There are some tourist attractions that definitely can’t be missed: The Vatican in Rome, Eiffel Tower in Paris, Westminster Abbey in London are among a few places that’s on every traveler’s bucket list. But there are plenty of places under the radar that deserve a chance to make it to that list as well. The Week spoke to a few frequent travelers to find out some less promoted destinations that they think we should consider the next time we make travel plans. Here are five such places you can pick from.
Yap and Palau (Instead of Fiji, Bora Bora) There are hidden gem islands all over the world (for instance, the Andaman islands) but Yap and Palau are incredibly easy to get to as well. Yes, there will be some connecting flights for us Nepalis but these islands with all the beauty of other pacific islands and some really interesting twists are worth the long flight hours and layovers. Yap has an untouched culture and some of the best diving spots in the world. And Palau is also a great dive spot, but it is also incredibly scenic with unique dome rocks scattered with mazes of crystal blue water. Not only is this place beautiful, and less touristy (and hence less crowded), it will actually give landlocked people like us plenty of opportunities to explore the water world.
Zakynthos, Greece (Instead of other Greek/Mediterranean islands) Zakynthos is perhaps the most underrated travel destination. It isn’t completely unknown as its famous Navagio beach is getting plastered everywhere since TripAdvisor made it prominent in their design. But the amount of tourism it gets is nothing compared to so many other Greek islands. Also, the culture and food resembles that of Italy a lot due it being ruled by the Italians for many years. It is a fabulous mix of the best of Greece and the best of Italy. From the culture to the crystal clear water, this is a must visit. And those who have been there say that Zaknythos in Greece is a trip of a lifetime. There’s something that’s truly fascinating and unique about this place.
Sri Lanka (Instead of Thailand) Sri Lanka has everything but since it’s limited to a comparatively smaller area, you can explore and enjoy all that it has to offer in a 10-day trip. People who have been there confess that Sri Lanka is a less intense and more tourist friendly version of India. Few places have as many UNESCO World Heritage Sites (eight) packed into such a small area. Sri Lanka’s history, culture and natural beauty are undeniably alluring. Here you can discover a favorite beach, meditate in a 2000-year-old temple, stroll through villages each with its own unique culture while marveling at birds and wildflowers, and try to keep count of the little dishes that come with your rice and curry. It has beaches, safaris, mountains, culture, food – anything you want to make sure you trip is worth the time and effort and that you come back recharged. Also, the tea plantations in Sri Lanka is a must visit. You can choose to trek there or just see them from a spectacular train ride.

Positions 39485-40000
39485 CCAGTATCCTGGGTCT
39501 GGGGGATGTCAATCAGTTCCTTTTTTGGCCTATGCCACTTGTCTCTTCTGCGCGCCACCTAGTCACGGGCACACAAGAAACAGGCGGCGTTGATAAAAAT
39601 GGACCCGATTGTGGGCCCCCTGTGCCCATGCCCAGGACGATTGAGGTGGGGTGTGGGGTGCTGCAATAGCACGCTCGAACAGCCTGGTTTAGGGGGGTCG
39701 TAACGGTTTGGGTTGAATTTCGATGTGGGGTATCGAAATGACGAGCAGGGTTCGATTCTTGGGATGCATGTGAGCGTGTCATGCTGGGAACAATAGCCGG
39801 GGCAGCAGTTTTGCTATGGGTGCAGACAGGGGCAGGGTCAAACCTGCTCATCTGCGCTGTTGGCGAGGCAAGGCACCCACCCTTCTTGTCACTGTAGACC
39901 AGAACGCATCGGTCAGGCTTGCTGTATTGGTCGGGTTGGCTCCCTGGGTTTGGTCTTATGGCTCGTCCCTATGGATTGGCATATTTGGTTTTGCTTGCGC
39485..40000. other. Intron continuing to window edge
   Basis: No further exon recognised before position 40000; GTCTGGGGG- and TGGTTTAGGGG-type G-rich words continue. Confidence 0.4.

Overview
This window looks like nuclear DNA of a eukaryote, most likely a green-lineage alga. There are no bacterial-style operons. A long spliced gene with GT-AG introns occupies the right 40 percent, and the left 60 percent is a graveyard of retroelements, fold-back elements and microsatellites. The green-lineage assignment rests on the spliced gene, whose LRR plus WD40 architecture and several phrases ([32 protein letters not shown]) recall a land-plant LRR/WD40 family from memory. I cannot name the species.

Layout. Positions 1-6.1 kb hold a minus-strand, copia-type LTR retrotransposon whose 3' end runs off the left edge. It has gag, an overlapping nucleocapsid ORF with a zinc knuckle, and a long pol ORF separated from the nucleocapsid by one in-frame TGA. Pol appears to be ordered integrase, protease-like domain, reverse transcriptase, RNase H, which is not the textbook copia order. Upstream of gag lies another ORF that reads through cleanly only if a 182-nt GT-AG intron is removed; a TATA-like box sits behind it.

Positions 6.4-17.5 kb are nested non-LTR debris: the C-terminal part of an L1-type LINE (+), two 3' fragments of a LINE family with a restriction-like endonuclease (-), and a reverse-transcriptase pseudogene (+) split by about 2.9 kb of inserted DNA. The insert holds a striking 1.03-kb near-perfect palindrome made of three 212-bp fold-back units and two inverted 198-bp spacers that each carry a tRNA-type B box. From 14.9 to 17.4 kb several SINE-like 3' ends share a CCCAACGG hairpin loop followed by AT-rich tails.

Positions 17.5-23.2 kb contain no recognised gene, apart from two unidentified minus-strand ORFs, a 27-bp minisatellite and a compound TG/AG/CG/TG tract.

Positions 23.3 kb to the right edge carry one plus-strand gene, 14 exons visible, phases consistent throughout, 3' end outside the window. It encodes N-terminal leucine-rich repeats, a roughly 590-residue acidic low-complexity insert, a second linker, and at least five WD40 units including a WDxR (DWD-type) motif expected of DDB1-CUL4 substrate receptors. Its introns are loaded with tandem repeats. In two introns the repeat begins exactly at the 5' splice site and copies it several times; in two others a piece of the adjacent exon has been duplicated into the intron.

Colmar, France (Instead of Venice, Italy) Forget taking an overpriced gondola ride in Venice and visit one of the most romantic cities in Europe, Colmar. This French town is only a hop, skip, and a jump away from the border of Germany, and looks like something straight out of a Hans Christian Andersen fairytale. If you really want a gondola ride along picturesque canals then that’s there in Colmar too. You can also stroll down the cobblestone streets that are lined with colorful, half-timbered houses, or take a romantic boat tour down little Venice, the town’s winding river. Known as the “Alsatian wine capital” along France’s famous Alsace wine route, you should make sure to explore one of the many vineyards in the area, and clink glasses over some of the best wine you have ever tasted. People who have been there say Colmar is so pretty that it doesn’t feel real. And because the historic center is pedestrianized and compact you can explore much of it on foot.
Hamburg, Germany (Instead of Amsterdam, Netherlands)
Like Amsterdam, its old city flanks a series of mirror-like canals and its character-packed buildings have brick facades and copper roofs. This historic city core has its undeniable charms, but the more industrial Hafen City area is the new heartbeat of Hamburg. Here you’ll find a handful of concept shops and indie brand flagships. One of Germany’s wealthiest cities, Hamburg got the nod for its welcoming atmosphere, excellent public transportation, the closeness of major attractions and the welcoming nature of its people. Among Hamburg’s many other facets are a network of canals reminiscent of Amsterdam; lakes, parks, and verdant suburbs full of gracious houses; elegant shopping arcades; richly endowed museums; and a vibrant cultural life. These are among the attractions that have contributed to a growing tourist industry. Although it was badly damaged during World War II, Hamburg has succeeded in maintaining a sense of old-world grace alongside its thriving commercial life.